By Dennis Thompson
(HealthDay News) -- Elanor O'Brien and her husband, Jack, have worked the fields of Persephone Farm in Lebanon, Ore., since 1985, growing fresh produce for the surrounding area.
"We grow about 14 acres of vegetables," O'Brien said. "We grow mixtures of vegetables for fresh market and also strawberries, and we have laying hens. It's all certified organic."
She and her husband were both city kids who stumbled into farming during their college years when they realized they had an intense interest in food and how it was grown.
Their farm is named after the Greek mythology character Persephone, the daughter of Demeter, the goddess of agriculture. Persephone, who is married to Hades, spends part of the year underground. During those winter months, Demeter becomes terribly upset and allows the world to go cold and gray.
"When Persephone returns each spring, her mother celebrates with spring and new green growth," O'Brien said.
O'Brien sells her fruits and vegetables at four different farmer's markets during the growing season, as well as selling produce to restaurants, buying clubs and organic food distributors. Most of what her farm grows and sells is what you'd expect: lettuce, tomatoes, cucumber, basil. "The traditional standards hold true," she said.
But she and other produce stands at the farmer's market also are a resource for people who like to make more exotic cuisine at home. Folks looking for fennel, radicchio and kohlrabi often strike gold at the market.
And O'Brien said she's noticed a lot more interest in her produce since the rise of the locally grown foods movement.
"The farmer's markets have really grown up in the past 10 years," she said. "Particularly in the past five years there has been increased excitement about locally grown food that we can see in people who come to market. Sometimes they'll mention reading a particular item in the newspaper that they've never heard of before and are interested in trying it. Sometimes they may have eaten at a new restaurant that's using a lot of locally grown produce and meats, and have looked into how to prepare it at home."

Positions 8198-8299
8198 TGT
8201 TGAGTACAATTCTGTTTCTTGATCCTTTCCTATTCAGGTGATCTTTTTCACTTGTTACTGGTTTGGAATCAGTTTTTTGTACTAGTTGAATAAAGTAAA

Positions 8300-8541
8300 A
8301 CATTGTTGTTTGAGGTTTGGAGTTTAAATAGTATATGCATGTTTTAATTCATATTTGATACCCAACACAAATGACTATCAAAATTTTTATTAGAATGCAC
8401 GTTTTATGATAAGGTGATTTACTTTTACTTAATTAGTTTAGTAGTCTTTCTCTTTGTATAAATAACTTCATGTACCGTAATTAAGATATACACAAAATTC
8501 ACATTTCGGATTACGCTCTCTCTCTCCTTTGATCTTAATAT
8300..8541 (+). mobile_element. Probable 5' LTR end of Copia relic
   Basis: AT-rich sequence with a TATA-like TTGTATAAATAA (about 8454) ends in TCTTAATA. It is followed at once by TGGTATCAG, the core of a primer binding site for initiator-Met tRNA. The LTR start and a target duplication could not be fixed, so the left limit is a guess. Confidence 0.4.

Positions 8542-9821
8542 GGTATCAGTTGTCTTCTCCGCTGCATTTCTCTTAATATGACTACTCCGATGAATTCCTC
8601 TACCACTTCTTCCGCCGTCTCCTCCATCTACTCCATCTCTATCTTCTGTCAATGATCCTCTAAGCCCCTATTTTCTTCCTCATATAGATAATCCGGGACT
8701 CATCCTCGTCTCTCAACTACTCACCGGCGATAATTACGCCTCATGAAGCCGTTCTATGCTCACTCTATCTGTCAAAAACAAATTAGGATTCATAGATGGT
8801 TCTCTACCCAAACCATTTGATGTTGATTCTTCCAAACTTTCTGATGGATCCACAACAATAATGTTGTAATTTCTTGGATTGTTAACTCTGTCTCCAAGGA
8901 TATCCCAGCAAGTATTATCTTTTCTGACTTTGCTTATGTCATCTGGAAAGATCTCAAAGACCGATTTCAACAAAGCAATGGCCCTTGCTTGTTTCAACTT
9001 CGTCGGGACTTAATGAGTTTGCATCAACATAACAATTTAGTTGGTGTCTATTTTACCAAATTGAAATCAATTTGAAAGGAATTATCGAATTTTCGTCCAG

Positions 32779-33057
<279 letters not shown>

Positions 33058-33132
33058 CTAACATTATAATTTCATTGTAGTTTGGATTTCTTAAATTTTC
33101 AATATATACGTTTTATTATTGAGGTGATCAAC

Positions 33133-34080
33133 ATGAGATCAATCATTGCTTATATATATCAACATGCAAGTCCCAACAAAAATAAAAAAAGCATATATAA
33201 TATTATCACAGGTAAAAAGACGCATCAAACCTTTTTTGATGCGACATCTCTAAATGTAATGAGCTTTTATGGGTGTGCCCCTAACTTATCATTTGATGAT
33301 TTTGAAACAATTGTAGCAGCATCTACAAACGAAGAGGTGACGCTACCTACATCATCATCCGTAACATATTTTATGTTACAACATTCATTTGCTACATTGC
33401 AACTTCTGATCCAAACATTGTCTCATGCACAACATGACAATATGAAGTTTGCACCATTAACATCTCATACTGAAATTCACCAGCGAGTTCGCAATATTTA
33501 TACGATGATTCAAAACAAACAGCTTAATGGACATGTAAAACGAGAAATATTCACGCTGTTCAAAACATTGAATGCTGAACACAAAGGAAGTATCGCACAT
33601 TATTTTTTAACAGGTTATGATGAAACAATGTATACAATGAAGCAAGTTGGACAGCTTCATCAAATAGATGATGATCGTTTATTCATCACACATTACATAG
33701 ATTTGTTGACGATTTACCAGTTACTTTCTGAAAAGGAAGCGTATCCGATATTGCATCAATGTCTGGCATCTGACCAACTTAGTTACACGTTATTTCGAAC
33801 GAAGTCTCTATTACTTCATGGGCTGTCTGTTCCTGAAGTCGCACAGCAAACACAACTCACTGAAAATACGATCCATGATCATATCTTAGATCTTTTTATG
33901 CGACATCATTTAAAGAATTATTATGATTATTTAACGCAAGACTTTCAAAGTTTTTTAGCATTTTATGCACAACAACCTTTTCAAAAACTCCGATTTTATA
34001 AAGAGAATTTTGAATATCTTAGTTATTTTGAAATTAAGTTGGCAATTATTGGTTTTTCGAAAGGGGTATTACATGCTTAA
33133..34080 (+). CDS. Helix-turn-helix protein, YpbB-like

O'Brien agrees with those who believe that locally grown produce is better for you.
"It's got to be because usually the produce people can find at the farmer's market has been picked within the last couple of days," she said. "Also, we can choose varieties of vegetables that don't have to stand up to shipping. They tend to be older, more classic varieties that have more nutritional value to begin with."
Most of the produce O'Brien sells has been picked within 24 hours of showing up at her stand in the farmer's market. It's not only more healthy and flavorful, but also tends to stay fresh. "People will frequently say when they buy a bundle of chard from the store and put it in the refrigerator, it turns to mush pretty fast," she said. "But when they buy from the farmer's market, it tends to last longer."
The sour economy has put a minor dent in their business, O'Brien said, but she remains optimistic.
"People are being a little more conservative in their buying habits," she said. "But overall, there's a lot of enthusiasm for local foods. Plus, some people have realized they can save some money buying locally because they aren't paying the additional cost of shipping, and they also can buy in bulk." Some customers, she said, will buy 20 pounds of tomatoes and can them for later use.
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